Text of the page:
Risk of serious complications increases for older adult patients treated with dacryocystorhinostomy for acquired nasolacrimal duct obstruction

Oct. 13, 2017

The incidence of acquired nasolacrimal duct obstruction (NLDO) increases with age. Dacryocystorhinostomy, the definitive treatment for NLDO, has a high success rate with a low complication rate overall, but surgical outcomes have not been reported specifically for an older adult population.

"Multiple factors confer an increased surgical risk on older patients, who as a group receive the highest number of surgical procedures. We wondered whether older patients treated for NLDO may be at increased risk of intraoperative and postoperative complications," says Elizabeth A. Bradley, M.D., with Ophthalmology at Mayo Clinic's campus in Rochester, Minnesota. "There is a need for data to assess outcomes of surgery in this age group."

Dr. Bradley and a research team examined surgical outcomes and complication rates of dacryocystorhinostomy in a retrospective study of patients age 80 and older who were treated with external dacryocystorhinostomy at Mayo Clinic between Jan. 1, 1990, and Dec. 31, 2010. The team then compared outcomes with a matched control group of patients ages 40 to 79 who were treated with external dacryocystorhinostomy by the same surgeon within 12 months of their paired older adult patient.

Data abstracted from patient medical records included symptomatic relief and complications such as tube protrusion, infection, persistent bleeding and return to operating room. The primary endpoint was complete or substantial resolution of presenting symptoms at the time of last follow-up. Secondary endpoints included anatomic patency, adverse event rate and return to operating room within one month of surgery.

In the older adult group, 32 patients underwent 42 dacryocystorhinostomies; in the control group, 63 younger patients underwent 73 dacryocystorhinostomies. Comparative results include the following:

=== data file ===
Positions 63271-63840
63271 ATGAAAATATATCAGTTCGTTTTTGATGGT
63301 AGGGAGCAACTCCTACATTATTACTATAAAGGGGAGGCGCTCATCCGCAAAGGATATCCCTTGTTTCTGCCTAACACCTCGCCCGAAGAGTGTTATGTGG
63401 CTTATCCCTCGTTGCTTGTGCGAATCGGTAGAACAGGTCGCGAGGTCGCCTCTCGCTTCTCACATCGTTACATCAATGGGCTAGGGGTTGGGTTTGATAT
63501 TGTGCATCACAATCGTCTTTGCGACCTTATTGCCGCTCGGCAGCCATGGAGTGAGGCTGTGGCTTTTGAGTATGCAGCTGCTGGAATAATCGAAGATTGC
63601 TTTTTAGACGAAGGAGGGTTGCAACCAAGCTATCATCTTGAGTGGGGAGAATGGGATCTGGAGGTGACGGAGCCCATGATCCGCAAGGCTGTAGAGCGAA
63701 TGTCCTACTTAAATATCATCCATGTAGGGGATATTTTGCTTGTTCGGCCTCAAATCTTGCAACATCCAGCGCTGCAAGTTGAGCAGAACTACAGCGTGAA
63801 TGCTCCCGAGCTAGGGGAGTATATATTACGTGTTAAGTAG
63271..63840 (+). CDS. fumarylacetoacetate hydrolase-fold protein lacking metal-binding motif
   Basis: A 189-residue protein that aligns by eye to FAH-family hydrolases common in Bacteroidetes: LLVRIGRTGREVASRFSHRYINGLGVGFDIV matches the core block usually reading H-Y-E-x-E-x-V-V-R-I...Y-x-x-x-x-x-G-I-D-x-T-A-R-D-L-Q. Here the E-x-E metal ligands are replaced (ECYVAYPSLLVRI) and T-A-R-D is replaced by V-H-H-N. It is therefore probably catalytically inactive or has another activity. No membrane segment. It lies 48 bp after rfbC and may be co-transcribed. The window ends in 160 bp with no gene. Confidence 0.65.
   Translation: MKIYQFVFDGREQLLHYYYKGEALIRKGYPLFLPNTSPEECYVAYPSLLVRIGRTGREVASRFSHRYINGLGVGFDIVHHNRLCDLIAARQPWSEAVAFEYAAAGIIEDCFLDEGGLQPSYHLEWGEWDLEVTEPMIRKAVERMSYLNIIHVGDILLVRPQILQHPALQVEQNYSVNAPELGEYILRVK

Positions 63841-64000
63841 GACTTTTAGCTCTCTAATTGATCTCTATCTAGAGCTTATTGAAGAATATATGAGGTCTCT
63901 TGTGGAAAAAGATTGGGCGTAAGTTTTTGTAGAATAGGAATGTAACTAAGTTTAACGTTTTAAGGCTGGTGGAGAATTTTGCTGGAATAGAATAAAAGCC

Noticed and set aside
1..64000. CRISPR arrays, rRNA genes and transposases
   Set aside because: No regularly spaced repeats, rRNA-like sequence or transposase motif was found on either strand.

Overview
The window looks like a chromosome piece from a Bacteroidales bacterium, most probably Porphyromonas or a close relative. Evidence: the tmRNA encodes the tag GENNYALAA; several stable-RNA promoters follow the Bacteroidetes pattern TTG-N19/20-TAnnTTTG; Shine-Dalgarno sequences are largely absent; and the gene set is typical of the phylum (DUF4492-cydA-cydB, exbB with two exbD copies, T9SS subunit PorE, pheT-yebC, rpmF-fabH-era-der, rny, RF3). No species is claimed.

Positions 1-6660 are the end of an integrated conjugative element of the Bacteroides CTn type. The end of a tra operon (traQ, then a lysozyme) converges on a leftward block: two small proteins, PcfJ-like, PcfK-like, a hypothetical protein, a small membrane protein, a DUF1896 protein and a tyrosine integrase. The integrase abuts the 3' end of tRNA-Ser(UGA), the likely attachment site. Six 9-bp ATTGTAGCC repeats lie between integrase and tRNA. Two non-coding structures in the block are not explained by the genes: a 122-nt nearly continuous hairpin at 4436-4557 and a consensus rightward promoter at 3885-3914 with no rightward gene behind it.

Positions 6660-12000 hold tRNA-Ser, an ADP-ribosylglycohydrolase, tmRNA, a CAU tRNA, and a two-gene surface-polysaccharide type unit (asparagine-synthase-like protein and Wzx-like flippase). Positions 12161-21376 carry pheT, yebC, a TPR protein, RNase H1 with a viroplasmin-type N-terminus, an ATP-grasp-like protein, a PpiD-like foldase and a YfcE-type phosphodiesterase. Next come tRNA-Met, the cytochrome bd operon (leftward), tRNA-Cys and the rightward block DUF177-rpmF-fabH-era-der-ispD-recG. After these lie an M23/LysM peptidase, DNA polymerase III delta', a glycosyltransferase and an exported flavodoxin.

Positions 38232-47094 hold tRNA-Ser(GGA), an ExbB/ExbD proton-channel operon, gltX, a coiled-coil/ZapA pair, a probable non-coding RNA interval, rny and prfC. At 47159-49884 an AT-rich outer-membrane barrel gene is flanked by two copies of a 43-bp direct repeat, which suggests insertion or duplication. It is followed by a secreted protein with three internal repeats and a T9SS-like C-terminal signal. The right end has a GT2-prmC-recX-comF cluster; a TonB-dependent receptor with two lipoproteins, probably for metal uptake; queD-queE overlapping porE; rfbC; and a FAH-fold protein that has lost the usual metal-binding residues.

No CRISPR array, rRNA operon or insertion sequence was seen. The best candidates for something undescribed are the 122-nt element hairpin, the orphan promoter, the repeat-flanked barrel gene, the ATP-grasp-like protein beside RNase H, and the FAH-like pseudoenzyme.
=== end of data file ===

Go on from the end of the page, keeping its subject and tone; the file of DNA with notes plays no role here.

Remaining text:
• Resolution of symptom rate at last follow-up was 64 percent in the older adult group versus 86 percent in the younger group (P = 0.02).
  • Although there was no difference between groups with respect to common postoperative complications, there was a higher rate of serious complications in the older adult group (five events versus one event; P = 0.01).
  • There was no difference between groups regarding need for additional eyelid surgery (P = 0.30).

"Although most older patients experienced symptom resolution after dacryocystorhinostomy, the rate of symptom resolution was significantly lower than that of younger patients," says Dr. Bradley. "The risk of routine complications was similar between groups, but the risk of serious complications was higher in the older group.

"Over the last half-century, the number of people older than 65 years has tripled worldwide. The population comprising those 85 and older is projected to more than triple by 2060. Consideration of individual patient symptoms in the context of medical comorbidities, combined with discussion of the potential benefits and risks of surgical intervention, may allow more effective counseling of older patients who are considering dacryocystorhinostomy surgery."

Study results were published in Ophthalmology in 2017.

For more information

Tooley AA, et al. Dacryocystorhinostomy for acquired nasolacrimal duct stenosis in the elderly (≥ 80 years of age). Ophthalmology. 2017;124:263.